Nuclear Power & Climate Change

Uranium gets leached into the oceans due to erosion. Even though the uranium content in sea water is very small, the total amount of uranium in the seas would increase our known reserves manifold. Extracting uranium from sea water is being researched and developed, so the cost is likely to fall in the future.

Will we run out of Uranium?

To mitigate climate change in a meaningful way, we would need to at least double the current nuclear power capacity in electricity production by 2050. In addition, we would need to decarbonize much of the heat and industrial process heat sectors, where nuclear has a big role to play as well. In this light, should we be worried about our uranium reserves?

Have you heard, that we only have 80 years of uranium left at current level of use? And if we double the use, doesn’t that mean that it will only last for 40 years? I have heard that one as well. Luckily, it’s not true, at least not in any meaningful sense.

The known reserves of minerals, uranium included, are often defined as “economic reserves.” These minerals can be found almost everywhere, but in differing concentrations and qualities. What are defined as “reserves” today is basically an estimate based on certain price-levels and technologies available.

The most recent edition of IAEA’s The Red Book (20161) tells us that at a price of $130 per kilogram, we have uranium reserves of around 5.7 million tons. It is a sobering fact that this is less than one tenth of a percent of the global annual coal consumption, which is around 8,000 million tons. Nevertheless, we use uranium at a rate of 68,000 tons per year, which means that the 5.7 million tons will last us about 80 years.2

But what will happen if the price of uranium rises? The share of uranium in the price of nuclear electricity is only a couple percent, so a doubling or a tripling of uranium price won’t increase the costs of nuclear energy significantly. But it causes a world of other activities to start happening.

Reserves increase when the price increases

As the price of uranium starts to rise, so starts prospecting for more uranium. And every time we have seriously looked for more uranium, we have also found it. Rising price also makes some of the already known deposits economic for production and encourages us to develop more advanced and efficient production technologies. By enriching our uranium more efficiently, recycling and reprocessing the used fuel, we can effectively halve the uranium use of current reactors3.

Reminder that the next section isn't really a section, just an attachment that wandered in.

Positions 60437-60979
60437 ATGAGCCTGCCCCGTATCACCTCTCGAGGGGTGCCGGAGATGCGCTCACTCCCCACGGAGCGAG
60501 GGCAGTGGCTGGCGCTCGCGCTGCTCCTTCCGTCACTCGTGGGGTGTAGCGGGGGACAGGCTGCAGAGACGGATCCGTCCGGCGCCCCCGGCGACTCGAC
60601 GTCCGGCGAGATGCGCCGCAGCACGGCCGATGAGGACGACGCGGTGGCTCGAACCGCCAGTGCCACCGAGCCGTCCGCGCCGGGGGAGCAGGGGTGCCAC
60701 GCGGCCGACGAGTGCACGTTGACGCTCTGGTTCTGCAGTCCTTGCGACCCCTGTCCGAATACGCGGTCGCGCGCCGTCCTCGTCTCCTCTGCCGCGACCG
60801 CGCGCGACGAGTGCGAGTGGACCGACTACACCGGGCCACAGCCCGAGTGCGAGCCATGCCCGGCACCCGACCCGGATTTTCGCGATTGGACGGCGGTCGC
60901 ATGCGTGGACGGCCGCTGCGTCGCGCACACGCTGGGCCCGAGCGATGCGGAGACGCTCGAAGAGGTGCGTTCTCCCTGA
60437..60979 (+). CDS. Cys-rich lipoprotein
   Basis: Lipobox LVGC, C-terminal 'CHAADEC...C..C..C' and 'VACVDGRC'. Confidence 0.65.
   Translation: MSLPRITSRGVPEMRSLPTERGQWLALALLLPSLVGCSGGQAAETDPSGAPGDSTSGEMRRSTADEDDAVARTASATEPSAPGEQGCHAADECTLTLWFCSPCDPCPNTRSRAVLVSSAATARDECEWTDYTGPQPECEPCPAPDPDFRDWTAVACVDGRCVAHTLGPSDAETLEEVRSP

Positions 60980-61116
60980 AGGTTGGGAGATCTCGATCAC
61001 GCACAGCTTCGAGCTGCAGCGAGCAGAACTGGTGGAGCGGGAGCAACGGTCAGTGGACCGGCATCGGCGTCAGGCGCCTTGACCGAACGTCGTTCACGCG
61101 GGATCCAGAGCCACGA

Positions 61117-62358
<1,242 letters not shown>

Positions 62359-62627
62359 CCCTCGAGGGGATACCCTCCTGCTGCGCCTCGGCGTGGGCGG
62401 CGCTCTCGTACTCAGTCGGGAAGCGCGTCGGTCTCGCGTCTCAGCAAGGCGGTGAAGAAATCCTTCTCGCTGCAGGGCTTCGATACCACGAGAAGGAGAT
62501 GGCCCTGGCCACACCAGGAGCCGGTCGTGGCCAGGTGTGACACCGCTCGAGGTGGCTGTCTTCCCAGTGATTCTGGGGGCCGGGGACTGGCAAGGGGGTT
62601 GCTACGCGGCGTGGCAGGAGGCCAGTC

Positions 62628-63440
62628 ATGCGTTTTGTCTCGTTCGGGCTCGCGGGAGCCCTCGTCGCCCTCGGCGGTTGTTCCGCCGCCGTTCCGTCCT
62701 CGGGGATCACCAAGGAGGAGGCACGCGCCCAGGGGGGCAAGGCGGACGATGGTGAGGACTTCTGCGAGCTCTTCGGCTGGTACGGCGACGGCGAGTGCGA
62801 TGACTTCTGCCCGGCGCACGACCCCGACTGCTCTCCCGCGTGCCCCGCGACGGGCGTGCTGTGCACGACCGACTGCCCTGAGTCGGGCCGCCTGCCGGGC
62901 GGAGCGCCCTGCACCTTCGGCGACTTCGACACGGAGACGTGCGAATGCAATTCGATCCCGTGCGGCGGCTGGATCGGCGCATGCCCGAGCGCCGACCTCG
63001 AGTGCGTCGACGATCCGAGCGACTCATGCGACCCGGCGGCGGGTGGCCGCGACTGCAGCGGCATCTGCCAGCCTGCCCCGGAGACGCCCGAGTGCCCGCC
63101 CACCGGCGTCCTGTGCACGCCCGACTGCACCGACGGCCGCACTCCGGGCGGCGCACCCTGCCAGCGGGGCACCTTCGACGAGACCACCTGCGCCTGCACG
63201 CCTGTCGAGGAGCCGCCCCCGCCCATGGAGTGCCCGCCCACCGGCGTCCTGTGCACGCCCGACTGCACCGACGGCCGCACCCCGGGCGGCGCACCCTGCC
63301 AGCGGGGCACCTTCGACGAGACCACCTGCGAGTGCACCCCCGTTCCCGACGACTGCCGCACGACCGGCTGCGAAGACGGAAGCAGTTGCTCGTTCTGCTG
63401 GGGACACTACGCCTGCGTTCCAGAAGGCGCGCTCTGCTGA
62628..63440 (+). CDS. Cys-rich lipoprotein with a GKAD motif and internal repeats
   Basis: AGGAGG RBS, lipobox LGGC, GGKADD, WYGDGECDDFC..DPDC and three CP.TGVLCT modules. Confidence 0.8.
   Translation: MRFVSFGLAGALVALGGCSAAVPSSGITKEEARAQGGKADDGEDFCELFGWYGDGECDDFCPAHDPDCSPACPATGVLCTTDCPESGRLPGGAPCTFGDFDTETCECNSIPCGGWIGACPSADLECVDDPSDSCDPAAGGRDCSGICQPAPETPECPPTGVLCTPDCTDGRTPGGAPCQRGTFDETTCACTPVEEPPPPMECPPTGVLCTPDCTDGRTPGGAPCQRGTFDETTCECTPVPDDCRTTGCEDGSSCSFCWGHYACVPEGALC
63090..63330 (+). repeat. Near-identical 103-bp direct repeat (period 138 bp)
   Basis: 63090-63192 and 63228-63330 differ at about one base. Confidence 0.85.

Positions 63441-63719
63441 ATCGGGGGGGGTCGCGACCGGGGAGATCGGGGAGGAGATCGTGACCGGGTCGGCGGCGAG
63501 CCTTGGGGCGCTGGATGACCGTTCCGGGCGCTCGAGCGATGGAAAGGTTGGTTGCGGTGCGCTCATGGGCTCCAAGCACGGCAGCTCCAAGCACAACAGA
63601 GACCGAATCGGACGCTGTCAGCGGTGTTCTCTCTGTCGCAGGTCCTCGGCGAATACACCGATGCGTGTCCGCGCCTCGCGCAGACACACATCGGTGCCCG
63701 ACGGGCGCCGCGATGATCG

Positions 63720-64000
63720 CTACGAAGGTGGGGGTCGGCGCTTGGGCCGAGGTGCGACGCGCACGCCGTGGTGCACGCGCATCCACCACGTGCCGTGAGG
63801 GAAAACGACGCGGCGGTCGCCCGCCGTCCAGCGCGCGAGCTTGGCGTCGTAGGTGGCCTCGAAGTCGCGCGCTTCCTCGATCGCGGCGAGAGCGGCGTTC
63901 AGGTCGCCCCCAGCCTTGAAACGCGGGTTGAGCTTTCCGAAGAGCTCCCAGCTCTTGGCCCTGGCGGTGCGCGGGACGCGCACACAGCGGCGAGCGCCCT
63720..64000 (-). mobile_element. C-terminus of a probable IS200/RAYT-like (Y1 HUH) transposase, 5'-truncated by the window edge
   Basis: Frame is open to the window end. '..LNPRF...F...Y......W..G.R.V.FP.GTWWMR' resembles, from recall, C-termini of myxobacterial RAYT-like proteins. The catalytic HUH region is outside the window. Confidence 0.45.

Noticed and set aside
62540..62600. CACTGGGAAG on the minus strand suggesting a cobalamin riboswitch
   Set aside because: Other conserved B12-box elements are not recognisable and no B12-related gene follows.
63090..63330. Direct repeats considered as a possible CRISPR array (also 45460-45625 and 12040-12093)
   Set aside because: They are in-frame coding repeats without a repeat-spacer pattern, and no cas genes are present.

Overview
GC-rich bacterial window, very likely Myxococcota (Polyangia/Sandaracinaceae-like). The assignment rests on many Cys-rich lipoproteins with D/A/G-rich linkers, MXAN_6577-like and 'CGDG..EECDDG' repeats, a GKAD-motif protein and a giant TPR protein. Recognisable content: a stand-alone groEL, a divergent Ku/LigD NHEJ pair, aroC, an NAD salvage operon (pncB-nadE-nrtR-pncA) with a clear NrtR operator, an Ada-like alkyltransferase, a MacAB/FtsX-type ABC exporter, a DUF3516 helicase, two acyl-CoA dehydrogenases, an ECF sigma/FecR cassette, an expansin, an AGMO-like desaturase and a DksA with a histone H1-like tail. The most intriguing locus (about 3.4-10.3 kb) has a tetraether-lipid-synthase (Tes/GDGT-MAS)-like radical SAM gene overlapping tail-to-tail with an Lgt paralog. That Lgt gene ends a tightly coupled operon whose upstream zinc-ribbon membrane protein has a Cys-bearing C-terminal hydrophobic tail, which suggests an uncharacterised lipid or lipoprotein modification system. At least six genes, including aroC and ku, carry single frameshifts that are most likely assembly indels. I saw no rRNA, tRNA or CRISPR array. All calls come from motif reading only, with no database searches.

None of this means that uranium would not be a finite resource, but it is worth noting how finite it is. In the upper mile of the earth’s crust, there is an estimated 25,000 billion tons of uranium. This is more than 4 million times the known reserves (at a price of $130 / kg) discussed above. Most of this is not economically retrievable, but the number gives us a sense of scale on how much uranium there is.

Last Stop: The Oceans

With erosion, uranium gets leached into the oceans. The oceans have roughly 3.2 parts per billion of uranium. This is a small number, but given the enormous size of the oceans, it translates into roughly 4,500 million tons of uranium, almost thousand times of the known economic reserves.

Some research has been going on into how to get that uranium from the sea-water. The current price is perhaps around $300 per kilogram. With more research, this price will likely decrease significantly, but for now, we can assume that $300 / kg is a long-term price ceiling for uranium. At that price, the known economic reserves can grow by orders of magnitude. Even before this happens, many secondary sources of uranium, such as phosphates and coal ash, become economic to produce.4

Even as we would experience a nuclear power renaissance like nothing we have seen before as a part of our climate mitigation efforts, there will be ample reserves of relatively affordable uranium for the current types of nuclear reactors. These light water reactors use mostly the rare U235 isotope of uranium5, and we have enough of it to last us for centuries. It is abundantly clear that the decisive climate battles will be fought way before we will run into any serious uranium scarcity.
 


1. http://www.oecd-nea.org/ndd/pubs/2016/7301-uranium-2016.pdf
2.
 80 years is in fact an uncommonly long time. With similar method, we only have 30 years’ worth of silver left (an essential part of many solar PV panels). 

3. IPCC has estimated that these become competitive at prices of around $400 / kg.
4. 
In an ironic twist, we can actually get more energy from the uranium in the coal ash than we got when we burned the coal.
5.
 U235 isotope represents around 0.7 % of all uranium. The rest is almost exclusively of the U238 isotope. It can also be made into nuclear fuel

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